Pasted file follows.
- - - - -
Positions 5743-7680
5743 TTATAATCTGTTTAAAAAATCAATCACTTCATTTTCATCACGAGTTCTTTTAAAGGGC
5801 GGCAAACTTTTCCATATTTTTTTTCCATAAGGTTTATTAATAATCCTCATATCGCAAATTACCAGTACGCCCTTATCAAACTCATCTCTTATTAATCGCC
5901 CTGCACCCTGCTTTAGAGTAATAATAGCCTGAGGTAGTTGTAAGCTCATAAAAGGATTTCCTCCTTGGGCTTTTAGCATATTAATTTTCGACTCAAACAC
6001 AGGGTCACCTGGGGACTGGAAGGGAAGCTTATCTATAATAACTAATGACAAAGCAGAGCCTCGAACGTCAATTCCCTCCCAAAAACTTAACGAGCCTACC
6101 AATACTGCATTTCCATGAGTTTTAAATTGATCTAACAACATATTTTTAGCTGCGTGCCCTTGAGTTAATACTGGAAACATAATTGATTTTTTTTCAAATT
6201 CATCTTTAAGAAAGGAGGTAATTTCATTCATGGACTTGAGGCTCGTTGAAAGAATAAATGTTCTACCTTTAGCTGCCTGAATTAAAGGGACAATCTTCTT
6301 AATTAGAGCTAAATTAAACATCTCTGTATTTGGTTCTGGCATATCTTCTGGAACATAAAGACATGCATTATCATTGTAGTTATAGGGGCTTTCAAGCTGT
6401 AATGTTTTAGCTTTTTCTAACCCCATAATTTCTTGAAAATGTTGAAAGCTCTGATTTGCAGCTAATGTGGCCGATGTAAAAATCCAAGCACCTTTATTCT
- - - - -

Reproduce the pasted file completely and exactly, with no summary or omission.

Positions 5743-7680
5743 TTATAATCTGTTTAAAAAATCAATCACTTCATTTTCATCACGAGTTCTTTTAAAGGGC
5801 GGCAAACTTTTCCATATTTTTTTTCCATAAGGTTTATTAATAATCCTCATATCGCAAATTACCAGTACGCCCTTATCAAACTCATCTCTTATTAATCGCC
5901 CTGCACCCTGCTTTAGAGTAATAATAGCCTGAGGTAGTTGTAAGCTCATAAAAGGATTTCCTCCTTGGGCTTTTAGCATATTAATTTTCGACTCAAACAC
6001 AGGGTCACCTGGGGACTGGAAGGGAAGCTTATCTATAATAACTAATGACAAAGCAGAGCCTCGAACGTCAATTCCCTCCCAAAAACTTAACGAGCCTACC
6101 AATACTGCATTTCCATGAGTTTTAAATTGATCTAACAACATATTTTTAGCTGCGTGCCCTTGAGTTAATACTGGAAACATAATTGATTTTTTTTCAAATT
6201 CATCTTTAAGAAAGGAGGTAATTTCATTCATGGACTTGAGGCTCGTTGAAAGAATAAATGTTCTACCTTTAGCTGCCTGAATTAAAGGGACAATCTTCTT
6301 AATTAGAGCTAAATTAAACATCTCTGTATTTGGTTCTGGCATATCTTCTGGAACATAAAGACATGCATTATCATTGTAGTTATAGGGGCTTTCAAGCTGT
6401 AATGTTTTAGCTTTTTCTAACCCCATAATTTCTTGAAAATGTTGAAAGCTCTGATTTGCAGCTAATGTGGCCGATGTAAAAATCCAAGCACCTTTATTCT